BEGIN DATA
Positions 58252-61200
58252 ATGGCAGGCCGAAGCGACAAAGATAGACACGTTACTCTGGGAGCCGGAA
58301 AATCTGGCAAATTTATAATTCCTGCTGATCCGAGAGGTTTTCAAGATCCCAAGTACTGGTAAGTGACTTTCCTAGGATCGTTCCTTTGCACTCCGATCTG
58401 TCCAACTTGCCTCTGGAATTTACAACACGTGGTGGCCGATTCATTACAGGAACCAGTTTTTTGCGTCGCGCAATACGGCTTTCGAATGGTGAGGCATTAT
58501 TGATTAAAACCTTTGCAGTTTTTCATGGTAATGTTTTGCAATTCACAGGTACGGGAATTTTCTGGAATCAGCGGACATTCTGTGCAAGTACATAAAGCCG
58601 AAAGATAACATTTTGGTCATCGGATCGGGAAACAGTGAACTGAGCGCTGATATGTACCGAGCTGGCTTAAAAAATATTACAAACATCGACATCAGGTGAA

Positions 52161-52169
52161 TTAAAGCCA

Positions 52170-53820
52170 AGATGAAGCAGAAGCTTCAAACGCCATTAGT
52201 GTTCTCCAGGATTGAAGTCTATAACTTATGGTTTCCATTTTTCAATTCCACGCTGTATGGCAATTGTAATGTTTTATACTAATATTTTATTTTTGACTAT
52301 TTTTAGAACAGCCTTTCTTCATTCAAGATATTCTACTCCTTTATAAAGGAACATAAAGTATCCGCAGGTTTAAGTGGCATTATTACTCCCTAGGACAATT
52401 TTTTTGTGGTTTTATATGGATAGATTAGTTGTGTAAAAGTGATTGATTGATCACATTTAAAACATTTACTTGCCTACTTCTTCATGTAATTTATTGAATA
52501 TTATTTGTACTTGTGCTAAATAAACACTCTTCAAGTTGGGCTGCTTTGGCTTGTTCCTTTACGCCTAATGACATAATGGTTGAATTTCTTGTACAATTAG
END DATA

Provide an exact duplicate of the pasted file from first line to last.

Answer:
Positions 58252-61200
58252 ATGGCAGGCCGAAGCGACAAAGATAGACACGTTACTCTGGGAGCCGGAA
58301 AATCTGGCAAATTTATAATTCCTGCTGATCCGAGAGGTTTTCAAGATCCCAAGTACTGGTAAGTGACTTTCCTAGGATCGTTCCTTTGCACTCCGATCTG
58401 TCCAACTTGCCTCTGGAATTTACAACACGTGGTGGCCGATTCATTACAGGAACCAGTTTTTTGCGTCGCGCAATACGGCTTTCGAATGGTGAGGCATTAT
58501 TGATTAAAACCTTTGCAGTTTTTCATGGTAATGTTTTGCAATTCACAGGTACGGGAATTTTCTGGAATCAGCGGACATTCTGTGCAAGTACATAAAGCCG
58601 AAAGATAACATTTTGGTCATCGGATCGGGAAACAGTGAACTGAGCGCTGATATGTACCGAGCTGGCTTAAAAAATATTACAAACATCGACATCAGGTGAA

Positions 52161-52169
52161 TTAAAGCCA

Positions 52170-53820
52170 AGATGAAGCAGAAGCTTCAAACGCCATTAGT
52201 GTTCTCCAGGATTGAAGTCTATAACTTATGGTTTCCATTTTTCAATTCCACGCTGTATGGCAATTGTAATGTTTTATACTAATATTTTATTTTTGACTAT
52301 TTTTAGAACAGCCTTTCTTCATTCAAGATATTCTACTCCTTTATAAAGGAACATAAAGTATCCGCAGGTTTAAGTGGCATTATTACTCCCTAGGACAATT
52401 TTTTTGTGGTTTTATATGGATAGATTAGTTGTGTAAAAGTGATTGATTGATCACATTTAAAACATTTACTTGCCTACTTCTTCATGTAATTTATTGAATA
52501 TTATTTGTACTTGTGCTAAATAAACACTCTTCAAGTTGGGCTGCTTTGGCTTGTTCCTTTACGCCTAATGACATAATGGTTGAATTTCTTGTACAATTAG